Summary: Just like a fire in your office building, cyber-attacks are the 21st Century version of catastrophic loss to your business. Your first line of defense is awareness and avoiding the pitfalls behind the myths.
In the early 20th Century, the lack of fire preparedness resulted in catastrophic losses until building and safety codes were instituted as routine business. Just like a fire in your office building, cyber-attacks can disrupt operations, have real negative financial impact, and damage your credibility with your customers due to the perceived inability to keep their information safe, and the actual inability to respond to routine customer needs.
Prevailing myths about cyber security are contributing factors in the lack of cyber security preparedness. Let’s examine some of the more common ones.
MYTH #1: “I am not a target.” But if you have a computer and a bank account, you are a target.
MYTH #2: “It’s possible to be completely secure.” It is not about being completely secure but doing the things that make you less attractive as a target. It’s about being robust in your security instead of the unrealistic expectation of complete security.
MYTH #3: “I’m doing X (firewalls, antivirus, etc.), therefore I’m secure.” It’s good to have X, but you need a combination of things to be as secure as you can be. Remember: complete security is a myth.
Myth #4: “IT has it handled.” Do you really know how secure you are? Does IT know how secure you want to be and need to be?
Because technology has become pervasive throughout our organizations, attacks are also becoming pervasive throughout as well. Consequently, cyber security has become a business problem you cannot relegate just to IT or finance. And we also need to change the way security is “tolerated” only as long as it doesn’t interfere with normal business.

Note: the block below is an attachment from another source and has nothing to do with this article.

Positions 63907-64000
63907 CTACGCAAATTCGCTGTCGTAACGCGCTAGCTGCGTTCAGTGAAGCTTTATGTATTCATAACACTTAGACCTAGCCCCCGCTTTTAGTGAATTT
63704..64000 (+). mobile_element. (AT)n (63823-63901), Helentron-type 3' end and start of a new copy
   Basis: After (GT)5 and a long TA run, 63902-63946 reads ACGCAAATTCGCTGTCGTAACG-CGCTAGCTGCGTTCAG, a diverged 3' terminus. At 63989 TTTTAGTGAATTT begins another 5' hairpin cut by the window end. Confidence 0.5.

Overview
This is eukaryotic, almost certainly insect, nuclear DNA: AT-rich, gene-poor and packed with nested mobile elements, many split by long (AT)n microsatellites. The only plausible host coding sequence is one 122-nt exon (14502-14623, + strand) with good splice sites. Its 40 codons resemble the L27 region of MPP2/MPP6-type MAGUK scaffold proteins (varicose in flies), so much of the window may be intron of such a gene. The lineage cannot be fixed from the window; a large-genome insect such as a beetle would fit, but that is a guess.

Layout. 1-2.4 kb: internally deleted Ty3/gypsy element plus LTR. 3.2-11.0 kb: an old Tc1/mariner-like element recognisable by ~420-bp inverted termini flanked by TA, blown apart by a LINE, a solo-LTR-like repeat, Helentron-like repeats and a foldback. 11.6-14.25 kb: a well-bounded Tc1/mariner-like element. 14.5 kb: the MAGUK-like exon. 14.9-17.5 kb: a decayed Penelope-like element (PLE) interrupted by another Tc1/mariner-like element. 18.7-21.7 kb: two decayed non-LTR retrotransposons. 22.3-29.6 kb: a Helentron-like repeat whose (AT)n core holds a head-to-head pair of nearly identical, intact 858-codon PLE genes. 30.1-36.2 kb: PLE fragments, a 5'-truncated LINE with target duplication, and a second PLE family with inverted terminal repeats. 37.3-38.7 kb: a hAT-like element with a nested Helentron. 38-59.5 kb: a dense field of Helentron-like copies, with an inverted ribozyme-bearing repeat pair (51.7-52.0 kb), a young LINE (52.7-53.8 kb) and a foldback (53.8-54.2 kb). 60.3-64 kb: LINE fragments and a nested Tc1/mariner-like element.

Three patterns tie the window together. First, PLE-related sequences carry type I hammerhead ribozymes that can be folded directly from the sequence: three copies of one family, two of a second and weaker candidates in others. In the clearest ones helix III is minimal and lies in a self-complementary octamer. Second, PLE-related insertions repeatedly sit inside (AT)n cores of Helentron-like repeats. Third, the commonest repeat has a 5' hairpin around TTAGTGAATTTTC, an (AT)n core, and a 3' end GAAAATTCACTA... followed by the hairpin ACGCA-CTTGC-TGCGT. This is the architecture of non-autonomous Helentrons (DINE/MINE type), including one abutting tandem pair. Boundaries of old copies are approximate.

So, what does a Culture of Security look like? Well, it might look like a three-legged stool of awareness, action and attitudes.
Cyber security has to be embraced by the senior leadership and actively supported and nurtured, even lived by the senior leadership. Because these attacks can be anywhere in your organization, everybody needs to be educated about potential threats and how to recognize them.
SEE SOMETHING/SAY SOMETHING
It is unrealistic behavior to punish people when an attack happens. We’re better served to be proactive by cultivating an atmosphere based on action. “If you see something, say something” because you never know if it might be a potential attack. This needs to be prevalent throughout the entire organization because so many attacks use social engineering. For example, it might be an email that looks like it comes from your boss asking you to wire them money. So when one person in the company sees that and sounds the alarm, it will avoid someone else in the organization succumbing to it.
TOLERANCE FOR LESS CONVENIENCE
Such tolerance helps build robust security. Examples include more complex passwords that change periodically; multi-factor authentication such as tokens and fingerprints; and segregation of duties and access to information.
How do you get such a culture of security? There are a number of best practice frameworks to choose from. It is also helpful to find an expert who can help you instill a security mindset into your current culture by including security in strategic planning; communicating security-related information on a regular basis; and recognizing people who are doing a great job in being secure.
And, by the way, there is such a thing as a cyber version of a fire drill. Click here to check it out.